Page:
For this year’s provincial election, The Ashcroft-Cache Creek Journal and The Hope Standard asked all four candidates in the Fraser-Nicola riding several questions, and their answers follow. The questions were:
1) Your current occupation and place of residence.
2) Have you ever held elected office before? If so, what and when? If this is your first time running in provincial politics, what prompted you to run?
3) What do you see as the top two or three issues in Fraser-Nicola, and how would you address them?
4) What makes you the best candidate for Fraser-Nicola?
General voting day is May 9. Advance voting is taking place in Ashcroft (Community Hall) on May 5 and 6; Cache Creek (Community Hall) on May 6; and Clinton (Memorial Hall) on May 5 and 6. Voting hours on each day are 8 a.m. until 8 p.m.
1) I reside in the riding of Fraser-Nicola in beautiful Hope: rich in Sto:Lo culture, surrounded by majestic mountains and mighty rivers, known as the chainsaw art capital of the world and the birthplace of Rambo.
I have been a licensed realtor for the past 11 years, negotiating the best deals for my clients, which may be very useful in negotiating and advocating the best deals on behalf of residents in the Fraser-Nicola.
I am also a licensed property manager, and have at first-hand witnessed the many difficulties people are experiencing with their housing needs. I want to work to ensure the best role the provincial government can take to deal with the current housing crisis.
I believe there is no better an individual to deal with the current crisis than someone who has the experience in that field of work.
2) I have been president of a constituency association, a director in a regional district ratepayers [group], and have been a director on the Fraser Valley Salmon Society, working with First Nations groups, the Department of Fisheries and Oceans, and sport and commercial fishermen as co-managers in conservation and habitat protection.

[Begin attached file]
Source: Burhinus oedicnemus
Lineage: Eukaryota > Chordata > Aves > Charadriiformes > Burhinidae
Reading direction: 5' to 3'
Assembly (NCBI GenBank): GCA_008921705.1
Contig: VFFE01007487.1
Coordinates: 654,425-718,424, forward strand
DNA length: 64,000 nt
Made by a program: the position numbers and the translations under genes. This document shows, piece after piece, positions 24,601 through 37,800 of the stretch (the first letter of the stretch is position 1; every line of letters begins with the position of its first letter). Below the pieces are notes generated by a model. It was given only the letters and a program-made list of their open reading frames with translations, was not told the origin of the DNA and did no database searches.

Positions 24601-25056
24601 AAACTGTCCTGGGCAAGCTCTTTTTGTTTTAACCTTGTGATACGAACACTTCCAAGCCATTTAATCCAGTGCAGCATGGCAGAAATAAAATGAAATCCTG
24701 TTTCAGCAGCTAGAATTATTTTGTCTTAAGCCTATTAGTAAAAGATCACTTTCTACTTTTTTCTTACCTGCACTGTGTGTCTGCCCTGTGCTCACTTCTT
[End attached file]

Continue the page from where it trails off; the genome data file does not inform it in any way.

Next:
3) The provincial government’s primary responsibility is to represent (serve) all citizens in the most efficient, transparent, and fiscally responsible way possible to create an environment that promotes prosperity and well-being for citizens.
To begin, it is essential that politicians’ allegiance is not biased to its citizens by private interest money to political parties as we have seen.
These massive corporate and union donations to political parties must be eliminated, to end the corruption and get politicians back working for who they are elected by!
The next step to provincial prosperity is to scrutinize provincial expenditures and eliminate bloated bureaucracy, red tape, and inefficiencies in the system that have plagued ministries such as ICBC and the health authorities. That way money goes to where we need it: doctors, nurses, and suitable facilities.
Royalty structures need to be improved to ensure British Columbians are receiving their share. We see in Hope $2.50 per million litres of water, or the stumpage fees equivalent to as low as $9 to $10 a logging truck load.
We need competitive corporate taxes with streamlined regulations that attract and support processors and manufacturers (jobs for British Columbians), so business—as we have seen in the forest industry—doesn’t leave the province.
We need business people fighting for British Columbians! We need tax reform in B.C., so taxation is directly allocated to improve government accountability and reduce unnecessary bureaucracy.
4) Much work and change is needed in provincial government.
I am committed to hear and learn the needs of citizens in Fraser-Nicola. I will stand and be outspoken on your behalf as someone skilled in business negotiations, to ensure prosperity and well-being for all area residents!